When I first started cruising back in 1998, there were two ways for passengers to keep in touch with the outside world: send a telex, or use the stateroom telephone. Typically, passengers tended to use neither. One minute of phone time was the equivalent cost of a martini, and Telex wasn’t practical for most people. The first proper “internet cafe” onboard a cruise ship didn’t make its first appearance until 1999, when Norwegian Cruise Line featured one aboard the then-new Norwegian Sky.
That was just 15 years ago. Today, people can keep in touch over email, Facebook, and just about every other form of communication via the internet. And yet, shipboard internet access – from the cost to the relatively slow speed – is one of the largest and most enduring complaints among cruise ship passengers. I’ve seen analysis of some of those ‘end-of-cruise surveys’ that passengers fill out; believe it or not, the internet trumps nearly every other facet of operations in terms of complaints.
It’s not just specific to one particular voyage. Take a peek at the boards on CruiseCritic, and you’ll see people complaining bitterly about the cost of onboard internet, which can run into the hundreds of dollars on a typical weeklong voyage depending on how much time you want to spend online.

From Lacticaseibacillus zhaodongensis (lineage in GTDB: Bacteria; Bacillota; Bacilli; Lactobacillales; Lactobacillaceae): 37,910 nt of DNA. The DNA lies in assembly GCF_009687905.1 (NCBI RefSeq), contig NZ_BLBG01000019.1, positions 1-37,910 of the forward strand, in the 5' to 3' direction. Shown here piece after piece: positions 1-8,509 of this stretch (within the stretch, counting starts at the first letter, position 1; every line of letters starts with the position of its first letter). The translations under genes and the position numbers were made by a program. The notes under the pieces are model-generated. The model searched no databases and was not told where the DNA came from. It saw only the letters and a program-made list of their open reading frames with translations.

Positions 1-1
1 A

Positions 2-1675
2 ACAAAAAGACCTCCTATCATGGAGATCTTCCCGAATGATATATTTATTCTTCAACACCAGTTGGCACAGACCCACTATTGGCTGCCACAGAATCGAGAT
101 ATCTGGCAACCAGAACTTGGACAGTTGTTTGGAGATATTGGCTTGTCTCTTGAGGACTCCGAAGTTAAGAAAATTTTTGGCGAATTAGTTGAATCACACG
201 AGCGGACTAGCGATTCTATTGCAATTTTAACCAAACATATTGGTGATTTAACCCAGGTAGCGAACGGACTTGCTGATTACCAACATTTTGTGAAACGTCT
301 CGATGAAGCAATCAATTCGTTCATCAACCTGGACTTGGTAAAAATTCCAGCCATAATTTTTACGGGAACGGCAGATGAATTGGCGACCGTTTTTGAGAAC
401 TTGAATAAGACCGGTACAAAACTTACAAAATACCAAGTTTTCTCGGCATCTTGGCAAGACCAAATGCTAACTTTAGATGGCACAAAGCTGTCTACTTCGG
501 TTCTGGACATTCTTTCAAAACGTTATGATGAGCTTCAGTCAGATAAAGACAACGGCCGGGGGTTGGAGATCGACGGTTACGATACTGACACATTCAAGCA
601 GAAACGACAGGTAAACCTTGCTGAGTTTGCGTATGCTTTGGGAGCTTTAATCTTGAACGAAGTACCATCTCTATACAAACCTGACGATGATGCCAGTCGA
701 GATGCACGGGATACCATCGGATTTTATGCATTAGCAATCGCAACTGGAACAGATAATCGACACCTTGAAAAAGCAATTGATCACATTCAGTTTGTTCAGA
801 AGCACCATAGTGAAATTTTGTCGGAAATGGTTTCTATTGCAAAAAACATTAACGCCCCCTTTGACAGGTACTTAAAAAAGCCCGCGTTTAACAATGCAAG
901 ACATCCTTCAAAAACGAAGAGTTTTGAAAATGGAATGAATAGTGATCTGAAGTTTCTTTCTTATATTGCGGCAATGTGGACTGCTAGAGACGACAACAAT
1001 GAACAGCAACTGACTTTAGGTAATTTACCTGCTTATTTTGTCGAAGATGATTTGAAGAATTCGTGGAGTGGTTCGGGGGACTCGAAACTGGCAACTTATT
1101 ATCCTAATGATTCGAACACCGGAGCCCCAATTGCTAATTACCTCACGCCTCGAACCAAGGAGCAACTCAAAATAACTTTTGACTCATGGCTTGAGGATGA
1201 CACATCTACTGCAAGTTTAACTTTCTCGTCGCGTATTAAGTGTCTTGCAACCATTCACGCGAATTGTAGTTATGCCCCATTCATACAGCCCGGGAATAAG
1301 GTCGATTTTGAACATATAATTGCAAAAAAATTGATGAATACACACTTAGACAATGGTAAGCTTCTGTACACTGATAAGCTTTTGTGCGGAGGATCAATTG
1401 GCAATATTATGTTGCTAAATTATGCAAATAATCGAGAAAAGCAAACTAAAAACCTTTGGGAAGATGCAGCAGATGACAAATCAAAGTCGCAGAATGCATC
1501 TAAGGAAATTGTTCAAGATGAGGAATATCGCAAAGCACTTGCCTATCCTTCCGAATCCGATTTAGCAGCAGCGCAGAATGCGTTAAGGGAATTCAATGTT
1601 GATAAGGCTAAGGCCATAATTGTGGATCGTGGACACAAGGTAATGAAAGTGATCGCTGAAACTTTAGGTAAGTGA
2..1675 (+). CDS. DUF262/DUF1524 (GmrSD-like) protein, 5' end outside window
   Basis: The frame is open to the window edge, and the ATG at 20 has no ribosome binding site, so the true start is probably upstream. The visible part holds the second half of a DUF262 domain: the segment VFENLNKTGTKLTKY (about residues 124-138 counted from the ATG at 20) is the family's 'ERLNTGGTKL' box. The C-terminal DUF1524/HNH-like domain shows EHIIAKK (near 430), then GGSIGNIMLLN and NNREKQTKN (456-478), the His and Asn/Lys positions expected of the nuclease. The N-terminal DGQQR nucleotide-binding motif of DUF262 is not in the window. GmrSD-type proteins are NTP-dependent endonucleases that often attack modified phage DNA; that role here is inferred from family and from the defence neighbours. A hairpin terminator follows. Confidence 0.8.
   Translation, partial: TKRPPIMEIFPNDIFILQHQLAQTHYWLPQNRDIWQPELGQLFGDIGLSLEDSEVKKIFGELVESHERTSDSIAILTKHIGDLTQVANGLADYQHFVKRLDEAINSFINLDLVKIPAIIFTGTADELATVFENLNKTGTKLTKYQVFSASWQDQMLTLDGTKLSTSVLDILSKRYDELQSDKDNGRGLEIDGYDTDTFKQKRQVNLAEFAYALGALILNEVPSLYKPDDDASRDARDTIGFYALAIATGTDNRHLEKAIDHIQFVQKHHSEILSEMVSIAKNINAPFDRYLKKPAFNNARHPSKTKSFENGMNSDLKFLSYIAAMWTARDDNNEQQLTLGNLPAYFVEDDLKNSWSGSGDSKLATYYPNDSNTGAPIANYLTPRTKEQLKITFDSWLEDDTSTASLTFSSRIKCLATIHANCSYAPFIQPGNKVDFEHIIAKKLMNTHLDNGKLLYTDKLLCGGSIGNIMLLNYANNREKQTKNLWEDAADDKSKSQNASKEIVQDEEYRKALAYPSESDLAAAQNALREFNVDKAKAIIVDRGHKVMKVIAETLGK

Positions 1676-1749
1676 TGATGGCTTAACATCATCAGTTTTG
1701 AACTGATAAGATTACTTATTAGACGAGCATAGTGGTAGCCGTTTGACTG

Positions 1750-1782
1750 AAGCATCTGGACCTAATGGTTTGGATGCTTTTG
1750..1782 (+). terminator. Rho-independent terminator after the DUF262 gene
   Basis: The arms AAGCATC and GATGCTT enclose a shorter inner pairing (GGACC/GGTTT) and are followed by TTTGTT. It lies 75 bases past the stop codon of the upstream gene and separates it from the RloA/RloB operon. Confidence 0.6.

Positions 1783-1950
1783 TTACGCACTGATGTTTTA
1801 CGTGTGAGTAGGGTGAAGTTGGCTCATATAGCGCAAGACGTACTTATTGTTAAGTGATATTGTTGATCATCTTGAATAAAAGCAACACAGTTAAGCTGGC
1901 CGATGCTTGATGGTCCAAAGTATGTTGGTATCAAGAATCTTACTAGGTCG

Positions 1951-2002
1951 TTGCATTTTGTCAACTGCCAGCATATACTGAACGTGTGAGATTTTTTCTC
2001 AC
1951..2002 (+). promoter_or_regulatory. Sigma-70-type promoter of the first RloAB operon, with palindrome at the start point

Few passengers, however, understand why that internet is so expensive.
In order to access the internet onboard a cruise ship, guests have to do so via satellites. There’s no high-speed fibre-optic uplink at sea – just satellites. And if you spend some time on the upper deck of your cruise ship, you can see those satellite domes looking like oversized golf balls, ready to be tee’d up.
MTN Satellite Communicationsis one of the largest providers of shipboard onboard internet. Chances are, if you look up at those satellite domes, you’ll see the company’s blue initials decaled on the side. They were the first company to place a satellite aboard a cruise ship (in 1991), and they continue to develop new satellite technology to this day.